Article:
Life is inherently unpredictable and requires engagement without certainty of outcome. It also often requires patience. No matter how many labor-saving and time-bending devices we create, we will never exist in a completely predictable and easy environment. “Convenience” ceases to be convenient when it is sapping us of the courage we need to encounter everyday life.
No one even tried to keep me. The dead, not an argumentative sort to begin with, never had the chance. The living, God bless them, had been so thoroughly tutored by modern life that they could, in the same breath, say how wonderful was my “great opportunity” to go and how sad they would be that I couldn’t stay.
With simple elements of bread and wine, the church, then and now, celebrates the memory of Christ’s death by partaking of the sacrament of his body and blood. Ignatius wants to share in the suffering and thereby the glory of his Lord. He knows there are worse things than death - above all, a failure to follow Christ, even to the cross.
These modern forms threaten the desire for familial and communal life—an aspiration traditionally associated with conservatism, especially the conservatism inherited from Aristotle, Cicero, and Burke. The spirit of the careerist and the influencer counter this classically “conservative” spirit that aspires towards an actual family and community with all the duties each entail.
We live in a society where lust, greed, gluttony, sloth, wrath, envy, and pride have been commercialized. When the self and its desires are everywhere celebrated, to contain the self is a form of revolt. There begins the path. There begins the search for the eternal things. The first step is to rediscover renunciation. “What does it mean?” Kingsnorth asks, “and how do you do it?” These questions are not glitzy; they are not click-bait.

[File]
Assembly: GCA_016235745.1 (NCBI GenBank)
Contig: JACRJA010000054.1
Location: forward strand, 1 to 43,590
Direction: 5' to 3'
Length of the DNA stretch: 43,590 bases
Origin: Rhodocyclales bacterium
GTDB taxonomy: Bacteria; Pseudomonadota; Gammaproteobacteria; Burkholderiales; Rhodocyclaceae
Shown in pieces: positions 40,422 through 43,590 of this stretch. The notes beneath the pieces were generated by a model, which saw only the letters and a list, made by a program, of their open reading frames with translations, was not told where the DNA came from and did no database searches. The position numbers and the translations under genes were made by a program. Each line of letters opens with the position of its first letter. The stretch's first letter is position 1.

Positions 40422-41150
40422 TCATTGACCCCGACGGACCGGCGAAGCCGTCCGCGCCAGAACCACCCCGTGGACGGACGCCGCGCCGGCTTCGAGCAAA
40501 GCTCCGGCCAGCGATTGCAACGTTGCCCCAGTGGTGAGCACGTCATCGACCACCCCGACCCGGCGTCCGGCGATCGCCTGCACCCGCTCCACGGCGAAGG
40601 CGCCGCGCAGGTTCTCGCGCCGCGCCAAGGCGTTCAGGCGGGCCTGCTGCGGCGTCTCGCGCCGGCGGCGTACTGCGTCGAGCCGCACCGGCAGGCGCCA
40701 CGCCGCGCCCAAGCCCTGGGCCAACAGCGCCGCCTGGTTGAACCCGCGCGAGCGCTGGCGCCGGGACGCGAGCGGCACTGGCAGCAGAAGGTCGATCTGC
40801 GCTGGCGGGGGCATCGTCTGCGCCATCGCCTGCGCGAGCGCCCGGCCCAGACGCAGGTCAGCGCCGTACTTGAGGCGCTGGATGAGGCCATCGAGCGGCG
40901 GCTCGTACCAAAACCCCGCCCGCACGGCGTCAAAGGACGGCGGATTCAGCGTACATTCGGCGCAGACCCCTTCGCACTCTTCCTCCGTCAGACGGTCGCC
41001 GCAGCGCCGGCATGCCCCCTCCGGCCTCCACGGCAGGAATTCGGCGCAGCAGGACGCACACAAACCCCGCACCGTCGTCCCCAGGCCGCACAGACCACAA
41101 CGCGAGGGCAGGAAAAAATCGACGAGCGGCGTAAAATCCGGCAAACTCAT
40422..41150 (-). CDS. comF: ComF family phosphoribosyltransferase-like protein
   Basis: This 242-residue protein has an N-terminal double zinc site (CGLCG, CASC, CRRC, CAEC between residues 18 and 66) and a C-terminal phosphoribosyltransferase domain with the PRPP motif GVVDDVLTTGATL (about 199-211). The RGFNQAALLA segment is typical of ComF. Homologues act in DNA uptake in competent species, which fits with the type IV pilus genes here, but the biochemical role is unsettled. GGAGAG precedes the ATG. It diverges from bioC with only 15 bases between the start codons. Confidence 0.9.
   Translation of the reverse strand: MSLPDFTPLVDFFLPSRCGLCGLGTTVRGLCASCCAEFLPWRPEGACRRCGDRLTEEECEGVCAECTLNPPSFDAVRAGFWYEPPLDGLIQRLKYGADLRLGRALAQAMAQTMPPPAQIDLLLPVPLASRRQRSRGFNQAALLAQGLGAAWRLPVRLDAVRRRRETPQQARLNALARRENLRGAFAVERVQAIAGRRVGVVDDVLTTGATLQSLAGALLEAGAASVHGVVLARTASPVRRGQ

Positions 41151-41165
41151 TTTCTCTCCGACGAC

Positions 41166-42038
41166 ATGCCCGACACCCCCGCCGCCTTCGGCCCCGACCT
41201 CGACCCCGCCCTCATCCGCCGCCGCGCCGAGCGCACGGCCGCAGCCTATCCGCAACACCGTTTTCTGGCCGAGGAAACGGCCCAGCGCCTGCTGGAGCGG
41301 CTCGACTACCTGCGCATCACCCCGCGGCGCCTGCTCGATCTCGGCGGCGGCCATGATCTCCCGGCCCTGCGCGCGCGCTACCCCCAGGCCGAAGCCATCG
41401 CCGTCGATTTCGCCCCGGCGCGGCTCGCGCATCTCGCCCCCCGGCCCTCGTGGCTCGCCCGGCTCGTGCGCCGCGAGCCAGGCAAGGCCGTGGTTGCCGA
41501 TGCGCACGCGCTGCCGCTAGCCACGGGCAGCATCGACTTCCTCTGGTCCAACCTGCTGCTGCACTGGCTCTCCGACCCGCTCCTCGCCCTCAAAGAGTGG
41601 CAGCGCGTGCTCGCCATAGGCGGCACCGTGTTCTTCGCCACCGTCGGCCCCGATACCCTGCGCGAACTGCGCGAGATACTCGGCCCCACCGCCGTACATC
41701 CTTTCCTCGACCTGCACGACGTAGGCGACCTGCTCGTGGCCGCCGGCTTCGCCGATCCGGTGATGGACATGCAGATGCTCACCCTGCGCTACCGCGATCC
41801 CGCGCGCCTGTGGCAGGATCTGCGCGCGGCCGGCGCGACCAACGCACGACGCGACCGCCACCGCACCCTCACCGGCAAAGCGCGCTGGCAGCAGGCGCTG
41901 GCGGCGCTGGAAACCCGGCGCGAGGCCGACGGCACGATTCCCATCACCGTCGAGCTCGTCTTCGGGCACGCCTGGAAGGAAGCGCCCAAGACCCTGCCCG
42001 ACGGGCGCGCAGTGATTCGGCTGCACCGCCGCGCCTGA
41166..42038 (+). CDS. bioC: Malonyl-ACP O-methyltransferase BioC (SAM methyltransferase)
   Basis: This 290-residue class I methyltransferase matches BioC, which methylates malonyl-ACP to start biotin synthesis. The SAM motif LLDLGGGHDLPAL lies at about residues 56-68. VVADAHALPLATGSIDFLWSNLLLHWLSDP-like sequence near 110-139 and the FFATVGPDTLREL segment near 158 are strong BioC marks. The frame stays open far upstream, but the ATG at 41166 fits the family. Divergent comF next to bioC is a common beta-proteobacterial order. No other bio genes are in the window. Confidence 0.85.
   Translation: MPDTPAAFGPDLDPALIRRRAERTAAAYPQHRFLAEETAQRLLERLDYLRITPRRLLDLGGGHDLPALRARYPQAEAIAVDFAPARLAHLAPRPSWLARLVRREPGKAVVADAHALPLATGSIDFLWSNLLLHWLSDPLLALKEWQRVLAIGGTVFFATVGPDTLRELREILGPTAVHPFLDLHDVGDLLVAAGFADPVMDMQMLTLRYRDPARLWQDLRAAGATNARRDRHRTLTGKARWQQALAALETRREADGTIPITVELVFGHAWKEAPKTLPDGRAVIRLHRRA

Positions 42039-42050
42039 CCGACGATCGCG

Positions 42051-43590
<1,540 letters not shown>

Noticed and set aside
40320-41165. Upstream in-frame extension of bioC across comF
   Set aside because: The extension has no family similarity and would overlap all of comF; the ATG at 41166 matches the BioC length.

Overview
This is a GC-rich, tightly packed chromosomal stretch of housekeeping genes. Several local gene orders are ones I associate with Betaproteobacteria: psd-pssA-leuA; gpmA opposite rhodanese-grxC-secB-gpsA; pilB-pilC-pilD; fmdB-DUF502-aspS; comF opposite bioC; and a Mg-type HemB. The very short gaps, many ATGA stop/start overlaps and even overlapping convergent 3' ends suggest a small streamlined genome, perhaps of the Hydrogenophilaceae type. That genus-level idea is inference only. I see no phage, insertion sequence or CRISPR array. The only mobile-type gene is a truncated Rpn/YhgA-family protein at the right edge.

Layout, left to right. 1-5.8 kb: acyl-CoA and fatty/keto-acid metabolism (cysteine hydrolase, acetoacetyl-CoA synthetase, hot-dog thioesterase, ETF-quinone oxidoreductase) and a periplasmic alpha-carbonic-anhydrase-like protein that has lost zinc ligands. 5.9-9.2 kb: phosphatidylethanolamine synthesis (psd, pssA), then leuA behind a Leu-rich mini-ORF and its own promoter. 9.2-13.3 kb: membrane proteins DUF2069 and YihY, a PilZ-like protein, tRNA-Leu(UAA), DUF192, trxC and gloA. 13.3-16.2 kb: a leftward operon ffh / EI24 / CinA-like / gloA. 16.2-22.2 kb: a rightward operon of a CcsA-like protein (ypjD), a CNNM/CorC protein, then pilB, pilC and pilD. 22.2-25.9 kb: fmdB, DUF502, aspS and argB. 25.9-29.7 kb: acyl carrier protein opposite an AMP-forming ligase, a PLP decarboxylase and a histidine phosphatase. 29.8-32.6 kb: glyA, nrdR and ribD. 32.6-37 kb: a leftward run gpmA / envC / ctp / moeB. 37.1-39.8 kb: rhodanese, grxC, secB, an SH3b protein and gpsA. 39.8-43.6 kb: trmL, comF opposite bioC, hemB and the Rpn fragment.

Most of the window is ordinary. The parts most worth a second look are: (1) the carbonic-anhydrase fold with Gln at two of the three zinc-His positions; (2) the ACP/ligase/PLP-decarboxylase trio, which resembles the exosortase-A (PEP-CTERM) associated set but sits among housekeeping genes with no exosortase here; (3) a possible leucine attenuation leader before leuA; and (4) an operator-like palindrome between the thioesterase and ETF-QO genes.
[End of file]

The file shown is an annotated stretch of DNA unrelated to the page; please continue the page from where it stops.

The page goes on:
To the tomb, all life hastens. But while death is ineluctable, the growing good of the world is not. There is an intrinsic vulnerability to civilization (and parenthood), in large part because the beings who comprise it have the capacity both to sustain and destroy it; to be “the best of the animals when completed” and “the most unholy and … savage” when divorced from virtue.
Despite Americans’ instinctive openness, decades of deadly overdoses and mass shooting victims remind them that there have to be boundaries. The difficulty of controlling protests in Russia and China reminds them that closing down too hard can destabilize the government’s hold on society and trigger an exodus. The question that remains to be answered is whether these vast societies will push their limits to the extreme such that they lose the things that closure was meant to secure and that openness was meant to allow.
We may heap much of the blame or praise upon generals and czars and presidents, but they are rarely in the trenches. We may want to avoid taking responsibility for what happens, but big things often require many people working together. Individuals alone do not shape history. It is not wrong to be either disappointed or excited about Elon Musk taking over Twitter, but it is wrong to expect wealthy individuals to solve our collective problems.
The last few years have shown that liberty and truth are felt less in the bones by each new cohort of educated élites who will go on to craft policy. Still, something more timeless does come through in the frustration that I see growing on the faces of young Chinese on my Zoom screen, as they say they feel more like pawns on a shrinking board than ever before, and in the firm handshakes of the stubborn activists who will not yield and who appreciate the chance to talk with anyone sympathetic.
Chris Hytha is a laudable example of somebody civilizing our approach to digital assets, and I fully support him. I’m glad to see fellow Philly Porchers Anthony Hennen and Nick Russo elevate Hytha’s work, but I don’t see any way to align the Wild West NFT economy with Wendell Berry’s “Great Economy.”